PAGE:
The community, however, has shown that it had no ties to guerilla movements and that the elder Henao abandoned the land for financial reasons.

    On the other hand, the Henao family has attempted to seize El Guyabo’s lands before. In the early 2000s, community members report, Rodrigo Henao came to town with soldiers from one of Colombia’s most lethal paramilitary groups. The community survived the incident, but it continues to face death threats and police harassment.

    Rodrigo continues to use violence to attempt to acquire the land. The community has reported various attacks on homes and crops — all without response from the authorities. Taking matters into their own hands, the community continues to organize. They have used nonviolent direct actions to retake the land. They have hired lawyers and filed official complaints with local and national authorities. They held vigil outside the mayor’s office and marched through the street demanding that their land be respected. These actions have been successful but come with a cost.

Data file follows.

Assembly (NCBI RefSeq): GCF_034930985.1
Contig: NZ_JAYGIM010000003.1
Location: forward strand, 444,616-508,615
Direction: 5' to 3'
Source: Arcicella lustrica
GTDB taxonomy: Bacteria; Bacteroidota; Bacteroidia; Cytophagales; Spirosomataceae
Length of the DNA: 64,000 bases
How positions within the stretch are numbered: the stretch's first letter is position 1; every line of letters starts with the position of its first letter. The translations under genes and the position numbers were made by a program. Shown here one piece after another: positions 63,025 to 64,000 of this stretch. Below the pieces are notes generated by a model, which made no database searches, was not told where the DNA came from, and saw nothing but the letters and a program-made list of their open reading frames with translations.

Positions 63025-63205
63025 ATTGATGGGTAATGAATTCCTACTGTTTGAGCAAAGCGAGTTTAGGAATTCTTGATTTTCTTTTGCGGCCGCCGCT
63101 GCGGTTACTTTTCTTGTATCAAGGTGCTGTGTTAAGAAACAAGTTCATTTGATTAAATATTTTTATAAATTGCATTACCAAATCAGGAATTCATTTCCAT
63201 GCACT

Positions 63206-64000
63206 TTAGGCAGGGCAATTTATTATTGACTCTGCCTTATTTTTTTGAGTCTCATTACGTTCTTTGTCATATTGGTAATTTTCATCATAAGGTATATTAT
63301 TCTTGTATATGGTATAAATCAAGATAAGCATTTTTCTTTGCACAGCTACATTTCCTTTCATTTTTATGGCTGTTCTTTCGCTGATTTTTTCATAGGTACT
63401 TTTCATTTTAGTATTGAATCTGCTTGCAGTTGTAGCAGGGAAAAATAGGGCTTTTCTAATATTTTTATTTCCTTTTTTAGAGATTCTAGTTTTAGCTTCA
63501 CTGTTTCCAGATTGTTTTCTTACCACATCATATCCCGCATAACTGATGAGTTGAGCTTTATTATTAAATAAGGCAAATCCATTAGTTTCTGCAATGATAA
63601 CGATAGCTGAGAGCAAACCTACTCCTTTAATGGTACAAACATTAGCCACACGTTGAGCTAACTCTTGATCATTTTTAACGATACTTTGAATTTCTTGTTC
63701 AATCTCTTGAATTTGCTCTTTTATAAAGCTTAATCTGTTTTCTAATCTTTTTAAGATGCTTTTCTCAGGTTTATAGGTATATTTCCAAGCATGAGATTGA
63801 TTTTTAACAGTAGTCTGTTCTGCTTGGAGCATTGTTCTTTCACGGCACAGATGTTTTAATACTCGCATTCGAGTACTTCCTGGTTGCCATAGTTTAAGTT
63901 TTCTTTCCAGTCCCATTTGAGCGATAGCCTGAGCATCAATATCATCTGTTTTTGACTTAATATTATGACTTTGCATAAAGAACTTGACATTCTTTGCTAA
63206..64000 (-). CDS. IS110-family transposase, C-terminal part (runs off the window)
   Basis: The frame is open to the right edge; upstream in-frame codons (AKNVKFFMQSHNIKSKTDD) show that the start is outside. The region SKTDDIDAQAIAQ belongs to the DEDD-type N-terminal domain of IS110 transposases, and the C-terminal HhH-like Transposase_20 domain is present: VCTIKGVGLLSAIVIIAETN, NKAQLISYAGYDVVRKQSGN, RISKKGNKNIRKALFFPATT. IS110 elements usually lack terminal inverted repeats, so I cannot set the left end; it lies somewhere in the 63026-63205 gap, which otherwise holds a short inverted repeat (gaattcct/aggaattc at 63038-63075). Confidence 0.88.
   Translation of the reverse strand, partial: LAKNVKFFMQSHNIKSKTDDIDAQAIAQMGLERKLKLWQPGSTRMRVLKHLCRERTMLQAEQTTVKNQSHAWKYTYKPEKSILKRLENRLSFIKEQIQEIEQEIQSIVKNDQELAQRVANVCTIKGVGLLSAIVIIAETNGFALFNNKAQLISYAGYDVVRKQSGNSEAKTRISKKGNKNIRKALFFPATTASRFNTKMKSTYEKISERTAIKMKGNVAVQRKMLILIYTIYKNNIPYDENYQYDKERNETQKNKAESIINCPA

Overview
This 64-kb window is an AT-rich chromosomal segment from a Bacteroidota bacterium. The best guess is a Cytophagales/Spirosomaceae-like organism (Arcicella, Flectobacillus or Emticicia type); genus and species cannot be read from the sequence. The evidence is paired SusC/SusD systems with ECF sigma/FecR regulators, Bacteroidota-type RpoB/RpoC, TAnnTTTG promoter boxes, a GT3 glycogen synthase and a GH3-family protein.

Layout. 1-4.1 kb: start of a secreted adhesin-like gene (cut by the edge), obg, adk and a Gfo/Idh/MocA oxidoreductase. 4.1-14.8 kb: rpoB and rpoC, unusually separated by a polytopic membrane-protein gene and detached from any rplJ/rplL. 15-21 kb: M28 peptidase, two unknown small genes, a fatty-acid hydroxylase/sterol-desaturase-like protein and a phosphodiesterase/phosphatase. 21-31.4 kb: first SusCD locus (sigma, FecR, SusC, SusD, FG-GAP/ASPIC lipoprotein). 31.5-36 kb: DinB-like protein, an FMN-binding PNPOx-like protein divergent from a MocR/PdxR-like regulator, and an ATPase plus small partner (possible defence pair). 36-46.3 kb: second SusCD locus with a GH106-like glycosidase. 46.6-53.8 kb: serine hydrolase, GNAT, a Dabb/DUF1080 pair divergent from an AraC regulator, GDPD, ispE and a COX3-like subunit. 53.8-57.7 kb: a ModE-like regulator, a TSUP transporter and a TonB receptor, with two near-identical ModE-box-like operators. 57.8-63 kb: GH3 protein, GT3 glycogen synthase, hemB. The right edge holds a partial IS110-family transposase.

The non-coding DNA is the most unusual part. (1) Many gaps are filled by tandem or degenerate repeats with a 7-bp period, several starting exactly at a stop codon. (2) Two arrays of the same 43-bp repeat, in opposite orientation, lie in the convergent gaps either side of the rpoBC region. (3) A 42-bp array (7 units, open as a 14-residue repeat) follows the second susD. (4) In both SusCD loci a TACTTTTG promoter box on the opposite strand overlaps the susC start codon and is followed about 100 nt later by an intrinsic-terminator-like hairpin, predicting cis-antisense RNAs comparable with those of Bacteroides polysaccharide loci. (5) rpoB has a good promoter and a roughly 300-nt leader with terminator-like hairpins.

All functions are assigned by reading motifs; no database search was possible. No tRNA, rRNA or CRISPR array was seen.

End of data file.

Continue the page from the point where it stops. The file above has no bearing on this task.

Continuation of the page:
Recently, authorities have imprisoned one community leader, Álvaro Garcia, and issued warrants for three others — all on fake charges intended to intensify the pressure to abandon the struggle. It is a strategy used regularly in Colombia to paralyze grassroots communities. Communities get embroiled in complicated criminal cases and spend valuable resources to keep individuals out of jail rather than organizing to defend the land that they are being displaced from.

    The new peace accord offers a foundation to build a peace centered on justice. In addition to addressing the drug trade and promising broadened political participation, the agreement promises rural development and land reform. Specifically, it creates a land bank, which will be in charge of giving titles to farmers and allocating land to those who have none, or not enough. Such steps would mean the possibility of a legal land title — a dream for so many Colombian farmers, including the people of El Guayabo.